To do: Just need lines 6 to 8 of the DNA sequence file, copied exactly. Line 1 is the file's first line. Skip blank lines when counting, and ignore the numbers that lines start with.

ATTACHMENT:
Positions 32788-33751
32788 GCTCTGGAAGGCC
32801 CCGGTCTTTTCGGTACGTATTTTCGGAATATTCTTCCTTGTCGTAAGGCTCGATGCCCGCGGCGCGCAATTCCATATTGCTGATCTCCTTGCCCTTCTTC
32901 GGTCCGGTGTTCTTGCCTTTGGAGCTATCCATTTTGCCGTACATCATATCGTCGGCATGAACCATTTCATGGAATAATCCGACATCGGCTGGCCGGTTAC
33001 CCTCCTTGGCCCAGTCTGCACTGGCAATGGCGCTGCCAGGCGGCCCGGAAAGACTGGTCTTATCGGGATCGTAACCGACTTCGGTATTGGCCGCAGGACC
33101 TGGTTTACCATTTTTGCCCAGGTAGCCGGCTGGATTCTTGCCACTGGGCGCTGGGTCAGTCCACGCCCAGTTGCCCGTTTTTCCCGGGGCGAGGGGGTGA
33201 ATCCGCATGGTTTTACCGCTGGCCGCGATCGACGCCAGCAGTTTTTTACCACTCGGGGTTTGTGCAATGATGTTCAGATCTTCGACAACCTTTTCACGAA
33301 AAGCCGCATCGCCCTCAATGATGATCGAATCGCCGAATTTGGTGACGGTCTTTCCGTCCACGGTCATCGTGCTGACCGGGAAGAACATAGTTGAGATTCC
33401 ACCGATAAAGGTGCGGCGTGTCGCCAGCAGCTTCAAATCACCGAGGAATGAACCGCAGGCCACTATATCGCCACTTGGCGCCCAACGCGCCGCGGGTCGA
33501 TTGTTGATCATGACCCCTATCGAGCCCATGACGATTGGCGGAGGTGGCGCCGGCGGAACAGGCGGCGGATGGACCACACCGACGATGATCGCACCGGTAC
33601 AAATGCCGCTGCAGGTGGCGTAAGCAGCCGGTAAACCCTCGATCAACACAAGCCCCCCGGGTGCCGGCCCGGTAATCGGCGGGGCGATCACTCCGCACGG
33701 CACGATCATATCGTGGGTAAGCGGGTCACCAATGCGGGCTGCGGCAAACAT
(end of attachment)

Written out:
33101 TGGTTTACCATTTTTGCCCAGGTAGCCGGCTGGATTCTTGCCACTGGGCGCTGGGTCAGTCCACGCCCAGTTGCCCGTTTTTCCCGGGGCGAGGGGGTGA
33201 ATCCGCATGGTTTTACCGCTGGCCGCGATCGACGCCAGCAGTTTTTTACCACTCGGGGTTTGTGCAATGATGTTCAGATCTTCGACAACCTTTTCACGAA
33301 AAGCCGCATCGCCCTCAATGATGATCGAATCGCCGAATTTGGTGACGGTCTTTCCGTCCACGGTCATCGTGCTGACCGGGAAGAACATAGTTGAGATTCC